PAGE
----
Between 2011 and 2014, NASA's Safety and Mission Assurance (SMA) community has seen an 11 percent net reduction in its workforce. John Marinaro, director of the NASA Safety Center (NSC), estimates that the civil servants leaving SMA had an average of 15 years more SMA experience than those replacing them. NASA says they need to maintain a strong SMA capability, or "we could get caught by surprise."
Don't get caught by surprise. Like NASA, you could find your group's people leaving from internal rotation, transfer, retirement, lay-offs, job hop, or some unforeseen accident or illness. Out the door goes their tacit knowledge --- the great stuff you have already invested in and the stuff that keeps your business going.
Stop knowledge from walking out your door. Document your critical and repeatable process content.
First, target your most critical processes of your business. Especially look for the repeatable types of processes that drive your business. For example, a consulting firm implementing EHR (Electronic Healthcare Records) systems for hospitals has their P&L tied to the success of these hospital engagements.
Next, identify the people in this process area with deep knowledge, experience, and built-up intuitiveness. They are usually the ones who have been around the longest. But, they could also be the ones who have shown innovative actions, including sharing ideas and helping others.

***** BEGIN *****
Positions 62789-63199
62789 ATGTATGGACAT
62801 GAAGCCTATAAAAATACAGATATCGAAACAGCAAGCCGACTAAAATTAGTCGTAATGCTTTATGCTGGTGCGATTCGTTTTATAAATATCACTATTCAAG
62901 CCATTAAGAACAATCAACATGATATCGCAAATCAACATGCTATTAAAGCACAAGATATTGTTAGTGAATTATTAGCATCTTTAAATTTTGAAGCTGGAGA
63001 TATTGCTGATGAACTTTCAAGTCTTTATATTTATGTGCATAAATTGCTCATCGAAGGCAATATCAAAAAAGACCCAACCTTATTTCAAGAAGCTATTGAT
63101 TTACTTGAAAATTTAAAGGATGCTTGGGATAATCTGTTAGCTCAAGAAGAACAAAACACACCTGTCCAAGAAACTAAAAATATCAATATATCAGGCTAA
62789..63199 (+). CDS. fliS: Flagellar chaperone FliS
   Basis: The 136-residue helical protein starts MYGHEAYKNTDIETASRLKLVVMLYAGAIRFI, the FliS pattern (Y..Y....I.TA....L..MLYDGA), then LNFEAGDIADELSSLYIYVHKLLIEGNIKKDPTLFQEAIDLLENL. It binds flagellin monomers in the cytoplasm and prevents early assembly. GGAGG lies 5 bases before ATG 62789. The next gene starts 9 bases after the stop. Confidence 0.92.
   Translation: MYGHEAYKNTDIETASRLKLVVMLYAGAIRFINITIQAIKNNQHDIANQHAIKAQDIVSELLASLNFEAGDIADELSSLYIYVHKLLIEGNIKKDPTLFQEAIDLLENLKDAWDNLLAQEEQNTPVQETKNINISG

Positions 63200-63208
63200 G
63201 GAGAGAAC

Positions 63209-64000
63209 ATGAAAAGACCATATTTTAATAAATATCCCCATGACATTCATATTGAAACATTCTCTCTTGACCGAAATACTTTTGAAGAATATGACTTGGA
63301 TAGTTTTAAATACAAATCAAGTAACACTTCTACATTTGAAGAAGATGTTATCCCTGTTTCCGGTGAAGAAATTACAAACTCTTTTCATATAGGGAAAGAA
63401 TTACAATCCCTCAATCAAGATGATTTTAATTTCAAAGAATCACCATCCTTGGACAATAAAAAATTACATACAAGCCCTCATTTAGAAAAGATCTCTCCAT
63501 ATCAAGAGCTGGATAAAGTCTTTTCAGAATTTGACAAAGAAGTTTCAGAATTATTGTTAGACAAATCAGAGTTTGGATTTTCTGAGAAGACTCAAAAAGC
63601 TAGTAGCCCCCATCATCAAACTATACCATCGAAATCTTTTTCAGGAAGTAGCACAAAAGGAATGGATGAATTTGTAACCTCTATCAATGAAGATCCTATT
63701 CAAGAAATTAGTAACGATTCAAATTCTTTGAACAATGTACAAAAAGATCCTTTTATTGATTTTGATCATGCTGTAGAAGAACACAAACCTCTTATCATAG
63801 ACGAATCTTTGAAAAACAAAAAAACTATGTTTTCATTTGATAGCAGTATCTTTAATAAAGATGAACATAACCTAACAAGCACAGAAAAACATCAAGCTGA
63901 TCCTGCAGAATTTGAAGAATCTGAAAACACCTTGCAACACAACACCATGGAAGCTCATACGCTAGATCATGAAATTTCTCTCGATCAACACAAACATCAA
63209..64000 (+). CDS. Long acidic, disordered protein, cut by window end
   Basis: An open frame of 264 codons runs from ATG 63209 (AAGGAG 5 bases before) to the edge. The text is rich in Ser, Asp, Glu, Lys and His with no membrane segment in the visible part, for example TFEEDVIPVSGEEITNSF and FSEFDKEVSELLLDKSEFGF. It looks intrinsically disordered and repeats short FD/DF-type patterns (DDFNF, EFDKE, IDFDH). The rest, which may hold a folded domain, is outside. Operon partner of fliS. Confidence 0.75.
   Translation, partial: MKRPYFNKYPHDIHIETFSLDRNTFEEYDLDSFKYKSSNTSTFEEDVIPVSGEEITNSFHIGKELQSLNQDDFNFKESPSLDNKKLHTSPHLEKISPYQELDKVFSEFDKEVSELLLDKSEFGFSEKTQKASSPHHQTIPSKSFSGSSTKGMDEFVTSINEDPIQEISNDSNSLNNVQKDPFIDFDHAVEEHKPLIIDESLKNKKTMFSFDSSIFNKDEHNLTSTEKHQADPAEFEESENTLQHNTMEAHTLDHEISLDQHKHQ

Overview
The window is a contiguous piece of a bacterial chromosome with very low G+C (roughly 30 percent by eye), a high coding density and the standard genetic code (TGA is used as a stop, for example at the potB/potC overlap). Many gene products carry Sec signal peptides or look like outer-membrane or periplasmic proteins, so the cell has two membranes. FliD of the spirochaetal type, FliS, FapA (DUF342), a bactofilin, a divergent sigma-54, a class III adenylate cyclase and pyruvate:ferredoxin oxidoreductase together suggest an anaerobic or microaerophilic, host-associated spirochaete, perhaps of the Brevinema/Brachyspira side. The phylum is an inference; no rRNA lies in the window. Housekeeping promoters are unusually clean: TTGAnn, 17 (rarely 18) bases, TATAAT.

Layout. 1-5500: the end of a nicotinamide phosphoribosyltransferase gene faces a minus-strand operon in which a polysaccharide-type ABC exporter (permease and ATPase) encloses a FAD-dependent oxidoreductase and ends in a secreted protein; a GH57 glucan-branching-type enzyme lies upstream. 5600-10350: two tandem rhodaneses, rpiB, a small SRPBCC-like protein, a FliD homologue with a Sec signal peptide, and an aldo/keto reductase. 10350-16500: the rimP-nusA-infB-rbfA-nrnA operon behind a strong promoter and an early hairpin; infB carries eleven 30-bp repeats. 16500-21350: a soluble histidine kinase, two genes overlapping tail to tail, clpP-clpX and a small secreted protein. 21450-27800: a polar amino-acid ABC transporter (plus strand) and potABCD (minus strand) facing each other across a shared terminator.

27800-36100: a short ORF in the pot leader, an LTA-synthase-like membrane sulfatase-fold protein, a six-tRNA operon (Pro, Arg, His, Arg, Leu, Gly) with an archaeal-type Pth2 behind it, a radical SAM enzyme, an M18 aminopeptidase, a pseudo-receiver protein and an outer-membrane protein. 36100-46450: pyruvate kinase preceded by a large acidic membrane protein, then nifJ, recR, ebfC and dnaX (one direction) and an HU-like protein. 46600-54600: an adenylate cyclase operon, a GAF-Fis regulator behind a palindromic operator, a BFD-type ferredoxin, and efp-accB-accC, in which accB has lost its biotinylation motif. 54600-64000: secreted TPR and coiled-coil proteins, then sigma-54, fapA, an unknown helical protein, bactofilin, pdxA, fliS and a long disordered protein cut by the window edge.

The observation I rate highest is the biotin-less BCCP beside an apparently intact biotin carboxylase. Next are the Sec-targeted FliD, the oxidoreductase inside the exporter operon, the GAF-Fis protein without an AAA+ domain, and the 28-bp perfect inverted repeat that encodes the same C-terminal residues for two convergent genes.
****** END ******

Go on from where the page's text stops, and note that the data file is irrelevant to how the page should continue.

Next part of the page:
Then, document (or import) the process phases, action steps, and their detailed how-to knowledge content. This should not turn into a Microsoft Project work plan, a list of deliverable file templates, nor should it be a spreadsheet. Many companies do this, thinking they got it captured. It won't work. You can test it by giving your spreadsheet list of tasks to a new employee and see what happens. She or he will fail miserably. That's because the underlining experience content is not there. Get the real knowledge behind the list of tasks that makes a difference between success and failure when executing.
Finally, make sure all of the above is contained in a collaborative work execution platform that will make it easy to capture critical knowledge content, and also make it easy for team execution and constant improvement.
If NASA doesn't figure out how to retain tacit knowledge from those leaving the organization, how will it have all of the know-how to bring Astronaut Mark Watney back home from Mars?
You can't prevent people from leaving, but you can help keep their tacit knowledge from walking out too.
Written by Paul Dandurand
Photo by Rodion Kutsaev